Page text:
And here's my own rambling response to your rambling response (and initial post which I meant to reply to at the time, but got busy at work. Damn work, always getting in the way of beer...)
A) Haven't gotten around to trying Pacifica yet, but orange peel with spice and floral notes would certainly work well in hoppy British styles. I think citrus is ok, as long as it isn't that sharp white grapefruit note that is the hallmark of the C hops.
B) That means Motueka doesn't instantly put it out of style, either. It's definitely citrus, but more of a lime/lemongrass thing. It's also comparatively low oil, and it quickly fades into the background when paired with a more assertive hop.
C) I really want to like Summit. That tangerine flavor/aroma is truly remarkable. I just can't get past the onion/garlic/asiago savory thing. Maybe I'll test out your mid-boil suggestion in a pilot batch somewhere down the line. It's not that I don't believe you, but even a small amount of that character ruins a beer for me. When I'm using a pound of hops in 3 gallons of IPA, I don't want to roll the dice on whether to include Summit and risk the whole batch. The savory character is just that bad to me. The tangerine is also most potent in the aroma, so if it doesn't work as a dry hop that also kind of kills a lot of the attraction for me.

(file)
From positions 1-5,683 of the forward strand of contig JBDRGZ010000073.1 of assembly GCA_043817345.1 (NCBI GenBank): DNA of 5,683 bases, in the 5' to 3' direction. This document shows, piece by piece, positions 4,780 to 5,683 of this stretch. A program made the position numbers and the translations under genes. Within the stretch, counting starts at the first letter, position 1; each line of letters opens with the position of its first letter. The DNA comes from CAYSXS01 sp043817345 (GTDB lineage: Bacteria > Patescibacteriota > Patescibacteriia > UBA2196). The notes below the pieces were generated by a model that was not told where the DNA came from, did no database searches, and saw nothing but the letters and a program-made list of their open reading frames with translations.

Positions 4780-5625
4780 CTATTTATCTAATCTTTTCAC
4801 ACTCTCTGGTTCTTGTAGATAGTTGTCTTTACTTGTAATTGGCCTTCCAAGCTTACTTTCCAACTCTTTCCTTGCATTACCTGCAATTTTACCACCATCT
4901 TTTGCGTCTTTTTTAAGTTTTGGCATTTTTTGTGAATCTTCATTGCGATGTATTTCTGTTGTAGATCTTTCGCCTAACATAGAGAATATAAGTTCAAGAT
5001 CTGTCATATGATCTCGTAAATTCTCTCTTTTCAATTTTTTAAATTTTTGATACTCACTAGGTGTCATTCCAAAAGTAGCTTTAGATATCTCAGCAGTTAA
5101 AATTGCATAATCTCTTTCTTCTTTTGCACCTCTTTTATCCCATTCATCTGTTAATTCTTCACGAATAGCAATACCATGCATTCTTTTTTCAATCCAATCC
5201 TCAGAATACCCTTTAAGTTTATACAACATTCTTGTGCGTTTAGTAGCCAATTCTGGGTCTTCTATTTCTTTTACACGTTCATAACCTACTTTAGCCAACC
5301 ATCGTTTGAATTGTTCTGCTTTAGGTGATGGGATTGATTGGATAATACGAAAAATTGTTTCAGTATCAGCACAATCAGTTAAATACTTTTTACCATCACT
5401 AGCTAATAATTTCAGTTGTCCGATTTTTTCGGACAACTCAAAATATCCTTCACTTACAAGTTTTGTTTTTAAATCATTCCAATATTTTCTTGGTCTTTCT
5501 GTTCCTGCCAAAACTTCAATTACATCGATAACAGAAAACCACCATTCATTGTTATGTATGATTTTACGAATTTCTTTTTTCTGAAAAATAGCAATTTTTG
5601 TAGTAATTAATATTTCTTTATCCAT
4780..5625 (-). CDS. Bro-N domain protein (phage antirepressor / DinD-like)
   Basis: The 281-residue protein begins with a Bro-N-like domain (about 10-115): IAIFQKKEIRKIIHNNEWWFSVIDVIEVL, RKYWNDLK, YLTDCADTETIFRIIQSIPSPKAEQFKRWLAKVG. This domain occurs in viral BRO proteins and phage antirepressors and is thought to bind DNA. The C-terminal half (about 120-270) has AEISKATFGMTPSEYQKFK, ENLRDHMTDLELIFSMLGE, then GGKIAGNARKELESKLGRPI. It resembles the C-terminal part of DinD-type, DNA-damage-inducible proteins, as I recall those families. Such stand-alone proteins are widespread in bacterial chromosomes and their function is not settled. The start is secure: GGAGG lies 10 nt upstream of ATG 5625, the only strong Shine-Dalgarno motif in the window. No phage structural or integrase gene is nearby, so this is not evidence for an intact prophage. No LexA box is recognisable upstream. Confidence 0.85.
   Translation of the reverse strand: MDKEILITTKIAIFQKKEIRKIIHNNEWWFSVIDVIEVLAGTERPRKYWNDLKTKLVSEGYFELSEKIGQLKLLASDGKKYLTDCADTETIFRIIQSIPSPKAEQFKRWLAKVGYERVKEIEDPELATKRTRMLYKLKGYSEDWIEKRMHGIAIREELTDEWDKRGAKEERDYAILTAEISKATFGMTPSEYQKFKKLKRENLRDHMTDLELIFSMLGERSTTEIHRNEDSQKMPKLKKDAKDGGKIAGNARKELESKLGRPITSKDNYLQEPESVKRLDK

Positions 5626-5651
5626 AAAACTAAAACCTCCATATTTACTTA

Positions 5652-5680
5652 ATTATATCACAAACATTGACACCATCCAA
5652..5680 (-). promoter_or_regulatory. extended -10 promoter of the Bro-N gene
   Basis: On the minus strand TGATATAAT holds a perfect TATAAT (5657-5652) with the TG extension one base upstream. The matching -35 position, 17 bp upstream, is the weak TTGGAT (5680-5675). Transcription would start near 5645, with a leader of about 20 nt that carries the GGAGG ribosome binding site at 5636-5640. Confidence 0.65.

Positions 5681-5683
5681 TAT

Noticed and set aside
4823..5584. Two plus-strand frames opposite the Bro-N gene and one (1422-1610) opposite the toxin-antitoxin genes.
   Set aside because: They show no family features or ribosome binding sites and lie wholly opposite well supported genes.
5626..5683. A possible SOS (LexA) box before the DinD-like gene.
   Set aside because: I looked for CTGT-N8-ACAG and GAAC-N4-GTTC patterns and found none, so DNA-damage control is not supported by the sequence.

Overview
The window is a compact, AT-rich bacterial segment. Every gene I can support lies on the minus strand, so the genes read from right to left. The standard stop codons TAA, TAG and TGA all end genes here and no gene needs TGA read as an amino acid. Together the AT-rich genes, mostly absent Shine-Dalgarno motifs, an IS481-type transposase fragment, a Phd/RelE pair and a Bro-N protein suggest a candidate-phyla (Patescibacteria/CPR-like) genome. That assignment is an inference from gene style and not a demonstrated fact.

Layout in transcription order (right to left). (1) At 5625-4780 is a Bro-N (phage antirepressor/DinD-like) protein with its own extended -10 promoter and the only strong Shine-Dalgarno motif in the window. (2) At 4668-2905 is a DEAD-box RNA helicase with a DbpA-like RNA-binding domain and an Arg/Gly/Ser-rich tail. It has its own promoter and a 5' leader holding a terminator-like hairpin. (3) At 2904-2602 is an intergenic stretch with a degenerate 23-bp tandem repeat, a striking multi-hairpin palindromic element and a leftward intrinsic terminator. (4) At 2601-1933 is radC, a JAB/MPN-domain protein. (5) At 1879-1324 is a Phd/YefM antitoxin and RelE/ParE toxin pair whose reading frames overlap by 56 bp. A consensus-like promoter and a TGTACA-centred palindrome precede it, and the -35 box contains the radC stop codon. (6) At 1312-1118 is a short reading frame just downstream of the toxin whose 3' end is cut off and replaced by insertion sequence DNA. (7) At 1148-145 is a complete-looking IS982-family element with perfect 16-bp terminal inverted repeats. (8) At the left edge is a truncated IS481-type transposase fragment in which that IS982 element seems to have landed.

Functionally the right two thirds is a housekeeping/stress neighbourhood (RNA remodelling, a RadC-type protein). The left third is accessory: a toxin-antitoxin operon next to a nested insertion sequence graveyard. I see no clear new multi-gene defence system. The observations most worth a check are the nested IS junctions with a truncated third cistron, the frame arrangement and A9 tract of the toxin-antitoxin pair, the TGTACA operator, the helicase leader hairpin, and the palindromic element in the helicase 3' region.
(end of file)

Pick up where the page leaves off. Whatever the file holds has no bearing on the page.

D) Burton Snatch is certainly not required in an EIPA as I read the BJCP guidelines. As a matter of fact, while it may be allowable, I doubt anyone would consider it desirable. Of course, I am pretty sensitive to sulfur, and I can start to smell a hint of it starting in the 250-300PPM range for sulfate. YMMV
E) Thanks for sharing your observations on oak. Some of that seems to line up with an interesting point made at last year's NHC during the talk on wood-aged beers. The speaker mentions that the "woody" flavor seems to peak around 2 weeks in, but then starts to mellow and let other character develop. He found that around 6 weeks (IIRC) was the time frame where he got the best results from most wood varieties. I often hear brewers say that as early as 4-5 days after adding oak it could start to get too strong. I've wondered if maybe they just haven't left their beer on the oak long enough. I haven't really played around with oak, so this is mainly conjecture on my point, but your insight definitely has me wanting to do a bit of experimentation.
F) Beer Recipe posts don't generally see as much traffic as some of the other boards (especially on the weekends), unless there is some glaring problem with your recipe. Don't take it personally if you don't get a big response. If you don't get much of a response, I think it's safe to assume that most of us think it's a solid recipe that doesn't need much intervention.
Cheers, and good to see you jumping in on the boards here!